>That it was held at all is nothing less than an amazing case of
>blindness to the military activities of the US in many countries around
>the world, thousands dead or maimed and dozens of governments
>overthrown. (a good list was circulating a few months ago of countries
>bombed, invaded or de-stabilised by the US since 1945)
>now you can argue pro or con about these activities - this will depend
>on the culture you have been raised in and other factors - there are
>many Americans who are unhappy about US foreign policy and there are
>those in UK and elsewhere who support it. so there is debate about
>exactly what happened and whether or not it was justified. (Along the
>lines of: no "massacre", the Israelis say, in Jenin in April, but last
>Sunday's attack on Israeli troops in Hebron was, the Israelis say, a
>"massacre", and other nice debates about the number of other people
>killed are required to constitute a "massacre".) (or here re the IRA -
>Grant has not told us that the change in US policy with respect to
>fund-raising activities in the US by the IRA is relatively recent)
>what is the interesting issue for me, is how a rather dominant strain of
>US thinking about their overseas activities can be either so dumb,
>naive, or ingenuous, to fail to make a connection between the record of
>bombing, invasion and destabilisation and the fact that there is
>widespread hatred of the US government in these countries. Bin Laden
>and Saddam, or the Shah of Iran were all American proxies and there is
>no end of examples which should permit Americans to establish some cause
>and effect between their own actions and the antipathy felt toward their
>governments around the world. many Americans can make this
>much the same can be said about the roles of the UK during and after
>their Empire period, or other, usually large countries. comparing
>dominant myths in Serbia and ISrael would be a good study. the issue
>that's relevant here is how a nation or people can be blind to their own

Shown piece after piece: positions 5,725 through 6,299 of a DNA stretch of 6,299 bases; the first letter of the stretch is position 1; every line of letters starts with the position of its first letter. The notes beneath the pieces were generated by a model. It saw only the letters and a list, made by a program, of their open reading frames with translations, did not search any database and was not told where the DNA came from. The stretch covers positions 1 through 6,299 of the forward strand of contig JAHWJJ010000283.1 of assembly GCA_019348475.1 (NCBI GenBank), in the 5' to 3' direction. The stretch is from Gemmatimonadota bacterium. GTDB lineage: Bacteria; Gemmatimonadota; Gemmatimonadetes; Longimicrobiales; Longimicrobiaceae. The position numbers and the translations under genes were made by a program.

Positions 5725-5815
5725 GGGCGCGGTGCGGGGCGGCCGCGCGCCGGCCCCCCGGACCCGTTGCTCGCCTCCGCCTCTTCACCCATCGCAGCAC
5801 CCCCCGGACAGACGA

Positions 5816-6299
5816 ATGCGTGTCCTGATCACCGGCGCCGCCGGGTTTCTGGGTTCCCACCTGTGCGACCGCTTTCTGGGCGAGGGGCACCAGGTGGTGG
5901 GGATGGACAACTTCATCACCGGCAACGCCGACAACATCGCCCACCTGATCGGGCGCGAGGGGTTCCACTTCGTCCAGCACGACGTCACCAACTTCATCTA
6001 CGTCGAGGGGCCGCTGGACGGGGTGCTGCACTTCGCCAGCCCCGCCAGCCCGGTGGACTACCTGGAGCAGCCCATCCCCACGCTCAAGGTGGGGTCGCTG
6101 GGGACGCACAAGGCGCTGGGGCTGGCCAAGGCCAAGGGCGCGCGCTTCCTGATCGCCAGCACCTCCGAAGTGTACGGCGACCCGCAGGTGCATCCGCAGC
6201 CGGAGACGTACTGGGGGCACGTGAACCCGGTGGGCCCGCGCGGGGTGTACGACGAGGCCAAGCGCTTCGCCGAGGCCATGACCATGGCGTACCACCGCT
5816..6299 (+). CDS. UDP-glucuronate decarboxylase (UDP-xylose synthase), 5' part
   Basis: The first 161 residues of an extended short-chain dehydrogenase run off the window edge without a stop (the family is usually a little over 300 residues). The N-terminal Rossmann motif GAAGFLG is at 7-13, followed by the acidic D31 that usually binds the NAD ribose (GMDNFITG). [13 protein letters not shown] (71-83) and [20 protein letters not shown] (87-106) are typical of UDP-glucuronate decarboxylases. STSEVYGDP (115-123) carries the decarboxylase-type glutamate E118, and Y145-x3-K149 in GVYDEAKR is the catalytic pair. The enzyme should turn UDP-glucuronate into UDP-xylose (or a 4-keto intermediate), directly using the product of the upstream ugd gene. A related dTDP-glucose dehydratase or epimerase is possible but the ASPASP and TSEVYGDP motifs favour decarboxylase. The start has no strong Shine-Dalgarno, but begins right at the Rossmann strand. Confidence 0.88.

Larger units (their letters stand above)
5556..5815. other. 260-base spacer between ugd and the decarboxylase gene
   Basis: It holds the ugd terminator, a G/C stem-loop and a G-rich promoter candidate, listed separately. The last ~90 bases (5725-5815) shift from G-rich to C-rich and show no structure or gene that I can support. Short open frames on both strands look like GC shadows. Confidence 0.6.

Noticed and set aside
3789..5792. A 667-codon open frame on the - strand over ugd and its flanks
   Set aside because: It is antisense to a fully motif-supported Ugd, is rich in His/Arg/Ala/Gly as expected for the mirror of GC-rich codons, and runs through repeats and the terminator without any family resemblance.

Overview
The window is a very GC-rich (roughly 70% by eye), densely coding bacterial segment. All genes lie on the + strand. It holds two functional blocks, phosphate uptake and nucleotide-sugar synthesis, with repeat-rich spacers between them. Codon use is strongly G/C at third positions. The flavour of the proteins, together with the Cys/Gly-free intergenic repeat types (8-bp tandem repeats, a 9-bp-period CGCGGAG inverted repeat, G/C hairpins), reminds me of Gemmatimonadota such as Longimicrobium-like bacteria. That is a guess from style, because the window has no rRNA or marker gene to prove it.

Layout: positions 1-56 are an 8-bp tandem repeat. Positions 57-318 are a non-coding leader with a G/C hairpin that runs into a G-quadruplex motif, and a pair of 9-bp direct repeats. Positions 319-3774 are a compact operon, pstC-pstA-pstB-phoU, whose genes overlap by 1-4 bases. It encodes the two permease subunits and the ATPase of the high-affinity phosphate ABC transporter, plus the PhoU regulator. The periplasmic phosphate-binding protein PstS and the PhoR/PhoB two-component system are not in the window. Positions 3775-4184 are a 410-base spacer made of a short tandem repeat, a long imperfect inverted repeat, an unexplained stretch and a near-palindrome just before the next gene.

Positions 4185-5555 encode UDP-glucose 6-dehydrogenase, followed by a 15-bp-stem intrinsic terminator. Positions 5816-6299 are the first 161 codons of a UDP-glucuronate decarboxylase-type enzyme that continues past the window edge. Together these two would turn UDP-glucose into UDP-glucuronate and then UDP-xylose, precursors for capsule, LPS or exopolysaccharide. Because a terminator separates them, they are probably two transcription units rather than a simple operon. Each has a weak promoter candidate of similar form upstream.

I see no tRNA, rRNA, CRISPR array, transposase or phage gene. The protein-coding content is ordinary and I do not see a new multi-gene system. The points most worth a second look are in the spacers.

>contradictions, (my shit doesn't smell) and how they create historical
>myths which elevate or sanctify certain aspects of their activities and
>make invisible that which is unsavory. on a political level, it can only
>be healthy when nations collectively become aware of their own blindness
>and contradictions. from the academic perspective, it would seem to be
>a compelling task to identify instances of this kind of blindness and
>from these examples, start abstracting theories about the functioning of
>national and collective consciousness, and unconsciousness.
>it seems from here - Canadian in Europe - that the kind of political
>partisanship in America that increasingly is reflected in its
>scholarship and science - (the cultural civil war) - and which makes
>participation by others in alot of American academic discourse at worst,
>a waste of time, and at best, a social challenge - is being exported to
>the rest of the world. it's a natural human characteristic to so
>identify with the myths that are the basis on one's social identity. the
>challenge it would seem to people involved in memetics and similar
>disciplines is to get outside of themselves, because if one doesn't or
>can't, all one's going to have to say will be recycled ideology cast in
>a different set of words, basically saying the same thing. It may not be
>apparent to those who speak it, often it is apparent to those who hear
>This was distributed via the memetics list associated with the
>Journal of Memetics - Evolutionary Models of Information Transmission
>For information about the journal and the list (e.g. unsubscribing)